For many people, fitness is something unachievable and intimidating. Often, it’s because they don’t feel they are athletic enough or they don’t feel comfortable in the typical gym setting of looking at yourself in a mirror and posting a selfie on Instagram. We all know it’s something we should be doing, but for whatever reason many aren’t able to commit to.
The term fitness has often been paired with the thought of jacked men or women doing squats and burpees for days or participating in an obstacle course race. Perhaps this is due to the education we received in school where in order to be “fit”, you needed to be able to run, jump, climb or play a sport. Today, thankfully, the meaning of fitness is starting to change.
We’re going to introduce you to eight Edmontonians who each have their own take on what fitness means. At the end of the day, what’s important is that you find something that works for you and it helps you be happy and healthy.
Tanya committed herself to a life of fitness. After a few decades of commitment many elements in her life have been influenced by fitness. Today Tanya’s small frame is a mountain of life. To spend time with her is to smile, laugh, and “get it”. She inspires, motivates, and teaches. She is genuine to the soul.
Tanya was born with Down syndrome, yet Tanya’s disability, (does she have one?), is shadowed by a confident woman who wants to do so much. Never one to be content with the progress she has made she continues to search for more. To finish a workout means to start planning for the next one. She has a strong supporting cast: She is very close to her Mom and sister and is there to help all of us with our disadvantages; our challenges; our goals!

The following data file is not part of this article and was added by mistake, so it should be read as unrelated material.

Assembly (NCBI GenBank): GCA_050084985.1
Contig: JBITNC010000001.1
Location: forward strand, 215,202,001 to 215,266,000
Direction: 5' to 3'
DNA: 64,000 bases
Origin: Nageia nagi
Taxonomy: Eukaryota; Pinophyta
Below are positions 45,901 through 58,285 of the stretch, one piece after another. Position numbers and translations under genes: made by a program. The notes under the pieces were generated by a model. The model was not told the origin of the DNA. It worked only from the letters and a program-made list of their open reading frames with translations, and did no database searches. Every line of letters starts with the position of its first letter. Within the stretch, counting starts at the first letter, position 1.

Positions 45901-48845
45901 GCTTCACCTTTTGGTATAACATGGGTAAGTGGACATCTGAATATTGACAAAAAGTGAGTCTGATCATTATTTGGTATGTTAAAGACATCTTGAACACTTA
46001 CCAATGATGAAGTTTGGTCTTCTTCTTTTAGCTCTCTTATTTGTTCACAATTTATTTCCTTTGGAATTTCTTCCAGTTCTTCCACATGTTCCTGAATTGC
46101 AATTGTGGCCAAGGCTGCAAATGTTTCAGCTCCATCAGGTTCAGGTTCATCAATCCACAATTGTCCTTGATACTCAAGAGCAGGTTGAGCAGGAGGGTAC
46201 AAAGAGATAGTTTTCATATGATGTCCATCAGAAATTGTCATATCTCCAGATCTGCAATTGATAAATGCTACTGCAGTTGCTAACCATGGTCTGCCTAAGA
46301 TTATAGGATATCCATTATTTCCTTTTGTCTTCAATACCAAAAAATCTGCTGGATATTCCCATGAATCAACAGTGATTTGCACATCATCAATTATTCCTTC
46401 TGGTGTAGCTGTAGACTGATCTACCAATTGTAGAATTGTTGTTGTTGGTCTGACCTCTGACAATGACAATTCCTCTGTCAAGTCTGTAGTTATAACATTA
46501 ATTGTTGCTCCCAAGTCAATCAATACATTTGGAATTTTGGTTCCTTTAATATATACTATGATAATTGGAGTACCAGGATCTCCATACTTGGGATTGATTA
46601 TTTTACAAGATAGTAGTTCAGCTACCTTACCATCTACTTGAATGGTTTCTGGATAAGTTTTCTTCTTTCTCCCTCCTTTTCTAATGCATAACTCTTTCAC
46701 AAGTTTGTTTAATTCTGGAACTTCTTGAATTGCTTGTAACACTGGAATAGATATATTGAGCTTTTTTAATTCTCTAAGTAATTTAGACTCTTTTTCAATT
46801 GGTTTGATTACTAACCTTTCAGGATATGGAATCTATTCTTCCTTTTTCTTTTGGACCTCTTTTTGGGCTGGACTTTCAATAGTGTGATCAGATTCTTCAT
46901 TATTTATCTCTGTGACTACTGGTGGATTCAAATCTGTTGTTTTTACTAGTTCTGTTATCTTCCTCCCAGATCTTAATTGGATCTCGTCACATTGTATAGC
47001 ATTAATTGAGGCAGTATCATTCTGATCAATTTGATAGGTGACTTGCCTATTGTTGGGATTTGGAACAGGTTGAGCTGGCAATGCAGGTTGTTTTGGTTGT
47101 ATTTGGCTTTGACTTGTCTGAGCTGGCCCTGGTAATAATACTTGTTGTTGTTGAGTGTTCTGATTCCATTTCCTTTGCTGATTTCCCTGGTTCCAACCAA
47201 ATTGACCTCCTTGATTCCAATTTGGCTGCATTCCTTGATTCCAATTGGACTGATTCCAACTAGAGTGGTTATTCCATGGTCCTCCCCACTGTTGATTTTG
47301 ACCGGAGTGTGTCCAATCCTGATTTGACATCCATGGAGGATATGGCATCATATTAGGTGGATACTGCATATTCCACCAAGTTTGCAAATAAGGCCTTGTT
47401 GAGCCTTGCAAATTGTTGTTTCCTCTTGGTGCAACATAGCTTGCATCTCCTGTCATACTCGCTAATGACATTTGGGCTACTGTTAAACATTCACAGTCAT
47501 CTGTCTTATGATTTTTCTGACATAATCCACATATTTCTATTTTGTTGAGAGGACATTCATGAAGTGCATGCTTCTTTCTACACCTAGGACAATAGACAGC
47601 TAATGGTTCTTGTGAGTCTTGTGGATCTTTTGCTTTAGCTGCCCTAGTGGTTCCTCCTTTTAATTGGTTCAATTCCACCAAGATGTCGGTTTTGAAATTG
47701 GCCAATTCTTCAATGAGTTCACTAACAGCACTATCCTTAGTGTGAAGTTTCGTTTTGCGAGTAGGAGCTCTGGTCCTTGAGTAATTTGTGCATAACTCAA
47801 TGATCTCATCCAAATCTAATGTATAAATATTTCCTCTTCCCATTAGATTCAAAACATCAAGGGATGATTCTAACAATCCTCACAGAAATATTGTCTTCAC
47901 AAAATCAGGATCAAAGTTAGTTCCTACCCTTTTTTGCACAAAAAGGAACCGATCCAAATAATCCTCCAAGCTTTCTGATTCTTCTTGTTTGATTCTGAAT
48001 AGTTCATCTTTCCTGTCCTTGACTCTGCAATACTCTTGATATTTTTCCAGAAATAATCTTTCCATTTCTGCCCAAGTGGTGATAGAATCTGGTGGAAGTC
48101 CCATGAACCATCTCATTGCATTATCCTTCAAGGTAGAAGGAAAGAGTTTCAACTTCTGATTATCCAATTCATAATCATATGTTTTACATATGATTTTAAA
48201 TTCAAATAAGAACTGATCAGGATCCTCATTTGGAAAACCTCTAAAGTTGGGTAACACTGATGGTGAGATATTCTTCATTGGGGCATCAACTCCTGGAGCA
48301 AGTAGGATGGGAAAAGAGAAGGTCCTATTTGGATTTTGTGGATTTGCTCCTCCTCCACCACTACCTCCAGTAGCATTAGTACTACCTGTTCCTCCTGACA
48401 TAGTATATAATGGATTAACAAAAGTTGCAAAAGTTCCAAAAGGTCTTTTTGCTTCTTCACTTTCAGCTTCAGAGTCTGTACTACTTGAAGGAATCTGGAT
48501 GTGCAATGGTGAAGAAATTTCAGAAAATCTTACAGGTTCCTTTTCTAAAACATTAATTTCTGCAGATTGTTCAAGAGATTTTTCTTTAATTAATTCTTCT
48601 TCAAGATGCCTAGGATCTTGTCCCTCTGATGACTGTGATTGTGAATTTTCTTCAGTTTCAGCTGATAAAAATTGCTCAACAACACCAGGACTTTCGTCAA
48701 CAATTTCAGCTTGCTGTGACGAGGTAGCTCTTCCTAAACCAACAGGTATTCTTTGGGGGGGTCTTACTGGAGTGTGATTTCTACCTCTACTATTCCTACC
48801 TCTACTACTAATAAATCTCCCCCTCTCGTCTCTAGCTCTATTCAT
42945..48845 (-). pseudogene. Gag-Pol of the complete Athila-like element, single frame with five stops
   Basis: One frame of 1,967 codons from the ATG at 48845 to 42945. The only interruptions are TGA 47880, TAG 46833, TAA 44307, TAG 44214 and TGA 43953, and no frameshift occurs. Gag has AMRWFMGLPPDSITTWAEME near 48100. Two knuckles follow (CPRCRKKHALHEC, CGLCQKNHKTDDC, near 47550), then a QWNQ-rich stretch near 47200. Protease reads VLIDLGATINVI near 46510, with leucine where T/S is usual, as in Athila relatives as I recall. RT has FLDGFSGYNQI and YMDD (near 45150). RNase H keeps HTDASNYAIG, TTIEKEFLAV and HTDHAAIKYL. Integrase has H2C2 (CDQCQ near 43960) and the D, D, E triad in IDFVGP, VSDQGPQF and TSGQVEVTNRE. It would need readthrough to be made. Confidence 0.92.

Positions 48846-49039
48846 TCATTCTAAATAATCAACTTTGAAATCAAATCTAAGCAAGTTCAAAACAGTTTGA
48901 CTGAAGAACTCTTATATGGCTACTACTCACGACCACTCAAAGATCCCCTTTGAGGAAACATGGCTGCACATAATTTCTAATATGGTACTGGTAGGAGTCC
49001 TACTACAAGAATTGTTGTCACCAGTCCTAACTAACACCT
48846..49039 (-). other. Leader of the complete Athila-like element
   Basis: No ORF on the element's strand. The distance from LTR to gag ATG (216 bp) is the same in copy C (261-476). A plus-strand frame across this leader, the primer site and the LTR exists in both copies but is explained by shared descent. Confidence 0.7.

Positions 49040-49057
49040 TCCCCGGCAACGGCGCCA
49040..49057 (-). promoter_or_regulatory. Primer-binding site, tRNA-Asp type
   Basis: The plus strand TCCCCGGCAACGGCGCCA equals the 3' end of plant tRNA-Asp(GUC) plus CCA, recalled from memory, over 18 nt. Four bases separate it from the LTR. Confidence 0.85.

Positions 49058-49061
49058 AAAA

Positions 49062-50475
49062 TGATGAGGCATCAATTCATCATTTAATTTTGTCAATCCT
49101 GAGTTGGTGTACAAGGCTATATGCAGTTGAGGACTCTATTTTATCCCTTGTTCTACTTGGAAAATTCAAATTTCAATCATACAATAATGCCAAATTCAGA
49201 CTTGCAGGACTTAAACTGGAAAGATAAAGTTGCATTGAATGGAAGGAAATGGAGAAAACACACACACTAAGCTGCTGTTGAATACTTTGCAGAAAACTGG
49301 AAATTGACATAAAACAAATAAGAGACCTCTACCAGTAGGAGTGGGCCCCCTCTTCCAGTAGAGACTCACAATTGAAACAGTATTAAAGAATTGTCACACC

““Life Rewards Action”- Life gives me rewards but it’s up to me to take action to fulfil this life.”
It wasn’t until the death of my mother in 2007 that fitness became an integral part of my life. In the moments and months after her passing, I was thankful to have a growing yoga practice that provided me the space to work through the mental and physical grief that I was suffering. It was during this time of heartbreak that I lost 100lbs and realized that fitness was way more than just the embarrassing phys-ed workouts of my youth.
Waking up with a new lens on life, I realized that fitness is a state of living that helps us successfully manage the challenges that our hectic world throws at us. My own health journey showed me that fitness means needing to be physically healthy and mentally capable to thrive in my day to day. Flash forward 11 years, and I continue to challenge myself through various modalities of fitness (running, powerlifting, cycling, yoga), while ensuring that I schedule lots of time for recovery (chiro, massage), and a growing meditation practice. There is no perfect way for everyone, but there is the opportunity to grow every day!